Jan 222003
 
Authors: Alicia Leonardi

Though Colorado may be more renowned for the artistic beauty found in its great outdoors, Fort Collins boasts a good deal of high quality artwork on the inside as well. Several innovative Colorado artists are on display at the Lincoln Center for the next month.

Pat Cashin, a nonobjective abstract painter uses fanciful colors in bright pastels to express feeling. “My paintings tell a story about what lies just below the threshold of consciousness,” Cashin said. “I always find myself turning to the quest of creating from that level of reality.”

The openness of Cashin’s paintings allows them to be interpreted in many different manners. “I don’t quite understand the meaning she puts behind it,” senior journalism major Andy Dixon said of Cashin’s work. “But the vivid colors and non-traditional shapes of the canvases are nice.”

While Cashin’s work dominates the Lobby Gallery, the Lincoln Center’s Intimate Gallery devotes one wall each to the work of Coloradans Michael Allison, Rob Watt, Jacquelyn Harp and Barbara Marquardt.

Allison’s self-described “psychological landscapes” of acrylic and pastel use varying gradients of color, smooth shapes and logical use of light and shadow to convey emotion. “I hope to bring to light some of the visions and issues that are often not expressed but frequently felt,” Allison said.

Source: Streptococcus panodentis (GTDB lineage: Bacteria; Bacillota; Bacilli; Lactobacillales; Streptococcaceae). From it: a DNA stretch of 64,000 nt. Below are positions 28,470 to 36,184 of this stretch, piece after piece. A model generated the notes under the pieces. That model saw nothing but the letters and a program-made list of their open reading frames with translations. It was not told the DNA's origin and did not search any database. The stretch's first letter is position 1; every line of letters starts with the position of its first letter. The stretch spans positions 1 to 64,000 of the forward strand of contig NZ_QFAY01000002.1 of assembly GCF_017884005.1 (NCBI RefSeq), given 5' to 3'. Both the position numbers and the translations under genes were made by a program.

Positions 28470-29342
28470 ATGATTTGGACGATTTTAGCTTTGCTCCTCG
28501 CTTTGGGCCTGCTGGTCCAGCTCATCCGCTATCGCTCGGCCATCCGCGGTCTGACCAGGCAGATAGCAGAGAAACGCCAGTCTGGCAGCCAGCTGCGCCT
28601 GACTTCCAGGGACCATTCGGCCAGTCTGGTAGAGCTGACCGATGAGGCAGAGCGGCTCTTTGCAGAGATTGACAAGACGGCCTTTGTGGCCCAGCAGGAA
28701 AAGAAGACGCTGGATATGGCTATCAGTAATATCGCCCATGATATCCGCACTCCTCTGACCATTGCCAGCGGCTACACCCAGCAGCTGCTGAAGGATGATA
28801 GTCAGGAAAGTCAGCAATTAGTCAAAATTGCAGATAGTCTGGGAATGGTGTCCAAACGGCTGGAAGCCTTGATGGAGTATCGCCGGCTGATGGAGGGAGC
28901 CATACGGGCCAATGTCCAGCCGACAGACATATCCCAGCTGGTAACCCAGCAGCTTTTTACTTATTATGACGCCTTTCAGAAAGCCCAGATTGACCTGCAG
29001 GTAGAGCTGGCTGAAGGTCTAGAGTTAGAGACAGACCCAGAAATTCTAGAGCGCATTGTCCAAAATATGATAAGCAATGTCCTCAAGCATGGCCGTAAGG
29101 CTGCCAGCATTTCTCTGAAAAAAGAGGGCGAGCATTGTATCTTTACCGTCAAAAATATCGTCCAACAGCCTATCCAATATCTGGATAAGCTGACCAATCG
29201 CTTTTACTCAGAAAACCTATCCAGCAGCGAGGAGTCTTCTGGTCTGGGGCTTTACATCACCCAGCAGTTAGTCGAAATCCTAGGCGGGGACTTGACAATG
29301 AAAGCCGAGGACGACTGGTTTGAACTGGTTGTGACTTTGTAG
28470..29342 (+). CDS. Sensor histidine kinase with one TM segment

Watt’s artistic background includes drawing and painting and he incorporates this knowledge in his embroidery work. The controlled everyday subjects of Watt’s work look as if they could be found in the interior of an upscale home. Lincoln Center patrons such as Raedene Combs admire Watt’s work. “It is almost like a very small tapestry,” Combs said.

Perhaps the most visually entertaining work in the gallery is Jacquelyn Harp’s mixed media contribution. Her colorful and classy wooden doors are a collage of various works from famous artists of times gone by the likes of Salvador Dali and Leonardo da Vinci. Much like the book “Alice Through the Looking Glass,” which she has incorporated into one of the doors, Harp’s doors are a dizzying and exciting melding of many different styles in a contemporary fashion.

Near the back of the gallery but not quite out of sight, Marquardt’s oil paintings make their presence known through artful dark outlines containing large blends of color. While at first glance, it is reminiscent of Paul Cezanne, Marquardt’s work puts forth an all-American feel. Impressionistic renderings of the American flag as well as what appear to be the Rocky Mountains allow the 81-year-old Marquardt to beautifully display both national and state pride.

Admission is free and all art will be on display until the Feb. 25.

For more information call the Lincoln Center at 221-6735. The Lincoln Center is located at 417 W. Magnolia.

 Posted by at 5:00 pm

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